In what will no doubt be a welcome breath of relief to school districts across the state, the New Jersey Supreme Court has just issued its long-awaited decision* in the appeal of Kean Federation of Teachers v. Ada Morell.
In its lower level decision for the same case, the Appellate Division had essentially expanded the obligation of a public employer (including school districts) to issue “Rice notices” to every employee whose name appeared on a meeting agenda as an action item.
That ruling was contrary to the school districts’ previous understanding under Rice v. Union Cty. Reg’l High Sch. Bd. of Educ., where the Appellate Division had only held that an employee who was to be discussed in executive session was entitled to a Rice notice, so that the employee in question could choose if they wanted to waive their right to privacy and have that discussion take place in open session.
In its review of Kean; however, the Supreme Court found that the Appellate Division had erred, and the overly-broad Rice notice requirement “would risk throwing off the careful balance that the Legislature struck between a public body’s need to control its own proceedings and at the same time determine when and how to protect confidential interests of the public body or others.”
The Supreme Court concluded that the Appellate Division’s decision “takes that salutary notice procedure out of its context and places on public bodies an intrusive, expansive, and confusing notice requirement that extends beyond the plain language of the right of employees”.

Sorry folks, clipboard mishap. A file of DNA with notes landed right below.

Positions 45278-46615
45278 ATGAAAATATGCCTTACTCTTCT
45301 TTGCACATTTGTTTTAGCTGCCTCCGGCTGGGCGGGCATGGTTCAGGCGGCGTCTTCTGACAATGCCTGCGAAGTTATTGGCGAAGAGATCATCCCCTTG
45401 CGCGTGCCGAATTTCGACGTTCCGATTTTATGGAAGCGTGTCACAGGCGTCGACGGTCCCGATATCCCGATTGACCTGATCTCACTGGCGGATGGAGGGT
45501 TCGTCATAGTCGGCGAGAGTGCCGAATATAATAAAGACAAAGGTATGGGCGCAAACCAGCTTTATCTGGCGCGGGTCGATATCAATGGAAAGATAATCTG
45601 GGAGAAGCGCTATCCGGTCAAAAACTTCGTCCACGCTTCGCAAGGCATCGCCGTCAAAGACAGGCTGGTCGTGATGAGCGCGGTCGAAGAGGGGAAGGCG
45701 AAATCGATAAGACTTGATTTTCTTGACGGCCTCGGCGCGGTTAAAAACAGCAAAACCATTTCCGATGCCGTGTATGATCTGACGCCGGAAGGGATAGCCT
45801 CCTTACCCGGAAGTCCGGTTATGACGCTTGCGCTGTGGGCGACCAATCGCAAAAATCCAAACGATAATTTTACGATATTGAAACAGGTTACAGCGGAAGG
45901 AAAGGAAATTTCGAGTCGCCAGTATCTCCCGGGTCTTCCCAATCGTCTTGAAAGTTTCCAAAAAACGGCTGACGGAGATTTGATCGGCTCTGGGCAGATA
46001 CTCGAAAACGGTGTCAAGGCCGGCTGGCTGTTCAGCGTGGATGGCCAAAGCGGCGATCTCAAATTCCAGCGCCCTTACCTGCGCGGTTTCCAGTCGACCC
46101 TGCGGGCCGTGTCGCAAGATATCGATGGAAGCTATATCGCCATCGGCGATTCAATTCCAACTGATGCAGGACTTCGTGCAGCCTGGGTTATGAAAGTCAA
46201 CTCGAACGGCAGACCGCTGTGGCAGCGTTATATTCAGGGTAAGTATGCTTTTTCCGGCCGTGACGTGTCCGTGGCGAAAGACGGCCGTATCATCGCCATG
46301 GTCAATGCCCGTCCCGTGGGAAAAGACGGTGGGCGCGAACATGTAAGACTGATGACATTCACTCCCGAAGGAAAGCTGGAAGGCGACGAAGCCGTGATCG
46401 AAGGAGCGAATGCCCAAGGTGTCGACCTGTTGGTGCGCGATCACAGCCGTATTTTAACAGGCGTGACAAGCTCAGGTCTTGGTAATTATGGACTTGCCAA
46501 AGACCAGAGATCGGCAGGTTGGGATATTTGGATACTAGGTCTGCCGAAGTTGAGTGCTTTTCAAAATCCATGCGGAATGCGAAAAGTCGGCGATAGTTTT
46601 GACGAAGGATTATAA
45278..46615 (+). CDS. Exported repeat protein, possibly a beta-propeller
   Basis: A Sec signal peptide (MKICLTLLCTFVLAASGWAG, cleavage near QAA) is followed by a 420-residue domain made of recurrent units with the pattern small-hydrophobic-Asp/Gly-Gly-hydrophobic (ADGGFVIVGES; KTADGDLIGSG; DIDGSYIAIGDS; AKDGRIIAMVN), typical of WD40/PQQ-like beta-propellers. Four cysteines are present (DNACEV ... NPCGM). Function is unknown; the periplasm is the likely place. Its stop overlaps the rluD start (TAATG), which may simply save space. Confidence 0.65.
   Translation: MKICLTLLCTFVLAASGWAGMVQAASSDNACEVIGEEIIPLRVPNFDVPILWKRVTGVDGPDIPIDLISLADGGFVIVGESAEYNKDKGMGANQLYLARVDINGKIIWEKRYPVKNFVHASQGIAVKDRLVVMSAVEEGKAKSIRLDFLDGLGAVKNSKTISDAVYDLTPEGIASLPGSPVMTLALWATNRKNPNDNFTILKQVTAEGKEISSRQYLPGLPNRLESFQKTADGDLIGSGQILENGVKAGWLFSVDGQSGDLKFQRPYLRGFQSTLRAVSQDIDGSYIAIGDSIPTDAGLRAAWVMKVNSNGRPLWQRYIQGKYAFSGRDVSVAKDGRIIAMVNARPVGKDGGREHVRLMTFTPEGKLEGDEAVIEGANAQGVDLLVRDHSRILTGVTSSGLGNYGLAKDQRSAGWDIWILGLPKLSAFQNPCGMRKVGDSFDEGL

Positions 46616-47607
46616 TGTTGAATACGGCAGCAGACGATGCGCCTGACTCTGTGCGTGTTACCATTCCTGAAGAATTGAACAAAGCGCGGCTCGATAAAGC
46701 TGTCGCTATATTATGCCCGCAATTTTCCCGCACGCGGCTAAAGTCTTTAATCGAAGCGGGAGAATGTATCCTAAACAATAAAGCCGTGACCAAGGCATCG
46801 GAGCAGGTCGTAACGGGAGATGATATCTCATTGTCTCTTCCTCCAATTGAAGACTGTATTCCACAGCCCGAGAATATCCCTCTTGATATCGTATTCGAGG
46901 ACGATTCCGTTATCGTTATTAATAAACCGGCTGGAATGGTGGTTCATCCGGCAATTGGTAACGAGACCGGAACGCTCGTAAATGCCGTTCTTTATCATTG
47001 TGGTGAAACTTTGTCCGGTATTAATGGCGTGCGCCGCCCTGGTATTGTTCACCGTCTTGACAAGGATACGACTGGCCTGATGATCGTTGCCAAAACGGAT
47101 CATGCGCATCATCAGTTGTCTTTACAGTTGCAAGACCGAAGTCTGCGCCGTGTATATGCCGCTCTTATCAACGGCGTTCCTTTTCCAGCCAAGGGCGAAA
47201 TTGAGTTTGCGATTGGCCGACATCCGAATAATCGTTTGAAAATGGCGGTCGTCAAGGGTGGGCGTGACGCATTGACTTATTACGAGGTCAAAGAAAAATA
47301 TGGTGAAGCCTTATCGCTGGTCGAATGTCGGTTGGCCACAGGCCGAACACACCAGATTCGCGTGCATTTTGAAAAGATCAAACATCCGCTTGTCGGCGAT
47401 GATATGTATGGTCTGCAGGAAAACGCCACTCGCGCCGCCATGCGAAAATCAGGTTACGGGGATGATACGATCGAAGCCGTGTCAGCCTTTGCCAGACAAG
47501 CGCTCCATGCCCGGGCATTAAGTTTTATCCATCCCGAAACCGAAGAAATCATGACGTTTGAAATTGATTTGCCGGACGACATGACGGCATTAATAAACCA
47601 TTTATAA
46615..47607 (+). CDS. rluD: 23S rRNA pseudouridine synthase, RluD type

As such, the Supreme Court ruled that “[t]here is no obligation to send Rice notices … where the Board determined from the start to conduct its discussion about faculty reappointments in public session.” This ruling means that school districts are no longer required to send Rice notices to those employees who will be discussed in public at a Board meeting.
The Supreme Court added that, “once a public entity has committed to a public discussion on a topic tangential to the personnel exception, if a Board member sought during that public session to raise questions or provoke a discussion that implicated a need to adjourn to private session, then the discussion would have to halt.” In other words, if during its meeting, the Board wanted to change the setting of its discussion of the employee from public to confidential, that employee would still be entitled to a timely Rice notice, and could elect to have the discussion remain in public.
While the Supreme Court’s decision to reverse the lower court’s overly-broad interpretation does relieve public employers from the headache involved with sending notices to each and every name appearing on or affected by the meeting agenda, school districts still need to comply with the employee notice requirements established by Rice.
Furthermore, school districts shouldn’t take the Supreme Court’s decision as either an invitation or a blanket pass for Boards to start discussing all personnel matters in public session. Instead, Boards should keep in mind that the Supreme Court explicitly cautioned that it was expressing “no opinion on whether any or all questions about reappointment would implicate either a privacy concern … or a risk of litigation for the Board over reputational harm to the employee.”
If you are in any doubt as to whether any particular employee should receive a Rice notice, contact your legal counsel to discuss the issue well in advance of the Board of Education’s scheduled meeting.
For more information and guidance on this topic, please contact the attorneys in Parker McCay’s Public Schools and Education Department.
*(In fact, Parker McCay shareholder John C. Gillespie’s successful arguments on behalf of the New Jersey State League of Municipalities and New Jersey Institute of Local Government Attorneys are reflected at pages 27-29 of Supreme Court’s decision)
The content of this post is for informational purposes only and should not be construed as legal advice or legal opinion. You should consult a lawyer concerning your specific situation and any specific legal question you may have.